2007 Archive Edition - See the Archive Notice on the Project Homepage for more information.
Duccio di Buoninsegna
Little is known about the founder of the Sienese school of painting, Duccio. He was born c. 1255/1260 in Buoninsegna, near Siena. He enters public record in 1278 when the Siena commune paid him for document chests. His life seems to have been chaotic, littered with commissions and fines for failure to pay his debts. He was in 1302 accused of witchcraft and cowardice for refusing to fight in a war between Siena and Maremma. When he died c. 1319, he was survived by his wife Taviana and seven children. Two sons, Galgano and Giorgio, were painters.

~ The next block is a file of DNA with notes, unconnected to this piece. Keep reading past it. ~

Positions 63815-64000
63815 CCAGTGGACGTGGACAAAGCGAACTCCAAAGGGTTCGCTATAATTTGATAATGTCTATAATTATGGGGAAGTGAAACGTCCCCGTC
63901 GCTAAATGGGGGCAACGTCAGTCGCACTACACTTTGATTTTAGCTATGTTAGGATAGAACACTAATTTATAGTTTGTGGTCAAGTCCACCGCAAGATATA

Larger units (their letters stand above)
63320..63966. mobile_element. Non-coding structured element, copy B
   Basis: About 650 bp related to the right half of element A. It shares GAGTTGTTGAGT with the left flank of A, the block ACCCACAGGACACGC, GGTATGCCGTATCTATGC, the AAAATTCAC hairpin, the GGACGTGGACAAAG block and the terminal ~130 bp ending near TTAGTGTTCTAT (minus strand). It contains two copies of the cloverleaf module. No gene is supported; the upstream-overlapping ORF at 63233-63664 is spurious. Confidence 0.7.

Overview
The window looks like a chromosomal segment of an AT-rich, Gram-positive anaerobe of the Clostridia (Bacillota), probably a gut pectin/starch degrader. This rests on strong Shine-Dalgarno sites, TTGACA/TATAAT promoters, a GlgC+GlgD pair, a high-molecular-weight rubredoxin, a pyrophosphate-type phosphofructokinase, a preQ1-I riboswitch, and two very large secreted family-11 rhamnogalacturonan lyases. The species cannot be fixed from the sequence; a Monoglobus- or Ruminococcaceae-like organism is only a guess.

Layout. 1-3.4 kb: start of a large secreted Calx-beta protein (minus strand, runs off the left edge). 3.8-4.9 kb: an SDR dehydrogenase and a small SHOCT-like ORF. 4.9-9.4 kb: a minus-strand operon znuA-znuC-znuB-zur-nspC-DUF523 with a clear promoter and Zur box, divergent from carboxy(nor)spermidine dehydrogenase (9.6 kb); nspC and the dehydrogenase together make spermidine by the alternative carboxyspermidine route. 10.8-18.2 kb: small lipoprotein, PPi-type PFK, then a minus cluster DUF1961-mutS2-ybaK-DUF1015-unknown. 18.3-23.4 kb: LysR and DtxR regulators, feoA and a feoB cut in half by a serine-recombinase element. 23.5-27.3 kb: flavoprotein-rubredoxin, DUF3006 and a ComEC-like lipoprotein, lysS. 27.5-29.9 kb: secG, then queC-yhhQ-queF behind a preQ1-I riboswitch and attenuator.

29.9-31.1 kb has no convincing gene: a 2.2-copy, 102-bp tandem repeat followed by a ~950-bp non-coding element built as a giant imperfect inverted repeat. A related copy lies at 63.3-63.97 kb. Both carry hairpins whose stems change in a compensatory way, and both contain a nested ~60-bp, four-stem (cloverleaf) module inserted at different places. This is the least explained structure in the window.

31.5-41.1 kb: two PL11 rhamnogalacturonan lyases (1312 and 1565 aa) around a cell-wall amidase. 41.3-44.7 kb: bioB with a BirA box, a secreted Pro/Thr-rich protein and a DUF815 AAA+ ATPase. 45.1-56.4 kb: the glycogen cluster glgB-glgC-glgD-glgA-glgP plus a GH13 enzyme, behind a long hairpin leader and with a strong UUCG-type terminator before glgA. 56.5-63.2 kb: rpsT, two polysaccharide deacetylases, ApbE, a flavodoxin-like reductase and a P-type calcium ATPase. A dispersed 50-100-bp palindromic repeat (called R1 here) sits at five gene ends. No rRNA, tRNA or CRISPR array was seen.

Like Giotto, Duccio used perspective in his work, and his style infuses Byzantine formality with Gothic spirituality. His figures tend to retain the serenity of Byzantine figures, but his presentation of scenes is more dramatic. Because he had a large workshop, attribution of his work is not always certian. He is thought to have had some relationship with Cimabue, the nature and extent of which is not known. The Madonna Rucelli, once attributed to Cimabue, is now attributed to Duccio because the documents of its commissioning say that Duccio was asked to paint it. His last important work is the Virgin in Majesty (or Maestą), once the altarpiece of the cathedral in Siena.
Karen Rae Keck
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